Extension@YourService: The truth about drinks

Sarah Mammarella, Cooperative Extension Nutrition Agent

September 19, 2013

By now, most Americans have heard of the health consequences of drinking sugary drinks such as soda, sweetened tea, energy drinks, and coffee drinks. However, people are still consuming these beverages in mass amounts. Half of all Americans consume at least one sugary drink per day, which increases the risk of developing type 2 diabetes by 26 percent and having a heart attack by 20 percent. What’s more, children in the U.S. average over 11 percent of their daily calories from sweetened drinks (about 225 calories), dramatically increasing their likelihood of becoming obese.

As a dietitian, I often get asked if a better alternative to sweetened drinks are diet drinks or drinks sweetened with low-calorie or artificial sweeteners. Recently, there has been a lot of hype about whether these drinks are safe or not. Many people even say that these drinks are more harmful than regular sweetened drinks-causing cancer or increased appetite. However, these claims are strictly opinion. There is no research that has shown that artificial sweeteners are harmful to adults or children in any way. Additionally, artificial sweeteners and low-calorie sweeteners are regulated by the Food and Drug Administration (FDA) and deemed Generally Recognized as Safe (GRAS). Because artificial sweeteners are much sweeter than regular sugar, it only takes a small amount to equal the sweetness of sugar- so many of us consume very little. Artificial or low-calorie sweeteners are a great alternative to sugar because they don’t cause cavities or give us excess calories.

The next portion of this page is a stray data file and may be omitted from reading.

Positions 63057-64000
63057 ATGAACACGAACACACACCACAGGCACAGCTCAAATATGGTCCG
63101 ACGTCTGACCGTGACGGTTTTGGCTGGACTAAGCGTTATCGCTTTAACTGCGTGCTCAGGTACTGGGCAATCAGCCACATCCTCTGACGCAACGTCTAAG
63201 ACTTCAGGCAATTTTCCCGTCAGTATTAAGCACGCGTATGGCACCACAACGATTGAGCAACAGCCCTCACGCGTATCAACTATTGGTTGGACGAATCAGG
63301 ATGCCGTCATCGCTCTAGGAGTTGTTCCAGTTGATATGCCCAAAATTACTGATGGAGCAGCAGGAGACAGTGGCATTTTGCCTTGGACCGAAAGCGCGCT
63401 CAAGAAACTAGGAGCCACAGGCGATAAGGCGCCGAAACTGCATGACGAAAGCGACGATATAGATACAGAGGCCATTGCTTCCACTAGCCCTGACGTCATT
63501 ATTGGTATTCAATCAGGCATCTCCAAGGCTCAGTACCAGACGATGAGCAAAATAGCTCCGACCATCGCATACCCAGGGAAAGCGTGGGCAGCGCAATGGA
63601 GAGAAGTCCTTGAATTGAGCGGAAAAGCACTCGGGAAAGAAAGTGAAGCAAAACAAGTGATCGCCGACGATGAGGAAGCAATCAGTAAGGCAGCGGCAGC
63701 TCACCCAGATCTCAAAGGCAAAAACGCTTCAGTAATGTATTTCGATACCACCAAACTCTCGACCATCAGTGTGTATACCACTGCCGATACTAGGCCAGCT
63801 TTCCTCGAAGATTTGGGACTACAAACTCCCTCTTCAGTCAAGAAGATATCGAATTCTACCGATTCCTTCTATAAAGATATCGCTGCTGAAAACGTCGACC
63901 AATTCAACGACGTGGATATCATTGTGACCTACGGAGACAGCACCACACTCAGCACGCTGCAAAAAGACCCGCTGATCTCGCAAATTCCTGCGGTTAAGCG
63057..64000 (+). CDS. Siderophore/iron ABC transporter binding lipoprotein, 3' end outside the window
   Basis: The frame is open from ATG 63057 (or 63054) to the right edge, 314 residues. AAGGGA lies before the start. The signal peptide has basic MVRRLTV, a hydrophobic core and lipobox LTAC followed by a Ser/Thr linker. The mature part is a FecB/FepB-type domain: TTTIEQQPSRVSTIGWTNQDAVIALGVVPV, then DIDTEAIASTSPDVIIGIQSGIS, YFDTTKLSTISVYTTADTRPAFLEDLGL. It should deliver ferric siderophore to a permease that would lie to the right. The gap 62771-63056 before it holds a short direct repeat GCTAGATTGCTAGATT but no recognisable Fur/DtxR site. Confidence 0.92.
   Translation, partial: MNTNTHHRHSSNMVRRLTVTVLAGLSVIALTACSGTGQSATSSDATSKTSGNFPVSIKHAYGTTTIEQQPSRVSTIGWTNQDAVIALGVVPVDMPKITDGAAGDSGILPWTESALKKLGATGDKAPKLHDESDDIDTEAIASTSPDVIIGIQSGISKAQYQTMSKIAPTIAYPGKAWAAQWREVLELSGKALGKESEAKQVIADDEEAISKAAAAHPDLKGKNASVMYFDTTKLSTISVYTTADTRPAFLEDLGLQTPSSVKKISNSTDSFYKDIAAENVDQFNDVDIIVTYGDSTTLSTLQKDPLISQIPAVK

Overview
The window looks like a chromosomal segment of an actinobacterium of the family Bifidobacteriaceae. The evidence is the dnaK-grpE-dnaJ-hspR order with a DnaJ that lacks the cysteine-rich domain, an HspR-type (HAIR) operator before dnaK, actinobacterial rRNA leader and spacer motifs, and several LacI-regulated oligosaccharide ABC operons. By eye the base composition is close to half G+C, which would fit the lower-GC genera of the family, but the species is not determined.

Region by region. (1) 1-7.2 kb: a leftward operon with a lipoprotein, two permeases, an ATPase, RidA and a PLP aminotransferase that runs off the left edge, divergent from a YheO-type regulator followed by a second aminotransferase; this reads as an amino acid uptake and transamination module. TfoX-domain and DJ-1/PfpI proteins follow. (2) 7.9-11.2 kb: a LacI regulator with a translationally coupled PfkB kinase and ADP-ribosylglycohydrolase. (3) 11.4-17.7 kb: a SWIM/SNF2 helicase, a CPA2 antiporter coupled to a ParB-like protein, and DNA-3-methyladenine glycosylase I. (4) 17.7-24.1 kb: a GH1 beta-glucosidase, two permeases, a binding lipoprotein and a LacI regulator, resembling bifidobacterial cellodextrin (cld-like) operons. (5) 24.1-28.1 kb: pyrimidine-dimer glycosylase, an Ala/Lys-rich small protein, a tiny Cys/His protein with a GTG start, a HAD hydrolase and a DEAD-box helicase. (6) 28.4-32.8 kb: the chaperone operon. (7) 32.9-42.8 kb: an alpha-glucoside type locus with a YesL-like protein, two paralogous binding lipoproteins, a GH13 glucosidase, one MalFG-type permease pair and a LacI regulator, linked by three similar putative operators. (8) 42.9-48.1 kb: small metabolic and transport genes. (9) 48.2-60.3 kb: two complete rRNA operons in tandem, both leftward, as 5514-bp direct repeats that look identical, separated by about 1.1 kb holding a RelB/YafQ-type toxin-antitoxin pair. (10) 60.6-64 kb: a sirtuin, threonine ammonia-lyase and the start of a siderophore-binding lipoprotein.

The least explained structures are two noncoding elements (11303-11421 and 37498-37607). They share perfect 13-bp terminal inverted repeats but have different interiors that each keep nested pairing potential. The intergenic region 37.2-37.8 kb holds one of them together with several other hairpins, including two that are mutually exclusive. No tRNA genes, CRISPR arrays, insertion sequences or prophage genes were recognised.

Although artificially sweetened drinks are safe for adults and children, the best thing that any of us can drink is water. The Institute of Medicine recommends that men get 13 cups and women get 9 cups of water daily. We need water to survive, as it makes up about 75 percent of our total body weight. It is also recommended that those who exercise drink water, and only drink a “sports” drink when exercising intensely for more than an hour. Not only is water great for us, it is also cost efficient. Water will cost you nearly nothing when eating out or hanging out at home. Other healthy drinks are low-fat milk and 100 percent fruit juice. However, be careful how much of these you drink, as they are full of calories as well.

The Richmond County Cooperative Extension’s goal is to provide the residents of the community with research-based knowledge. For more information on health, wellness and/or nutrition please contact Family & Consumer Sciences Agent, Sarah Mammarella, MS, RD, LDN at 910-997-8255.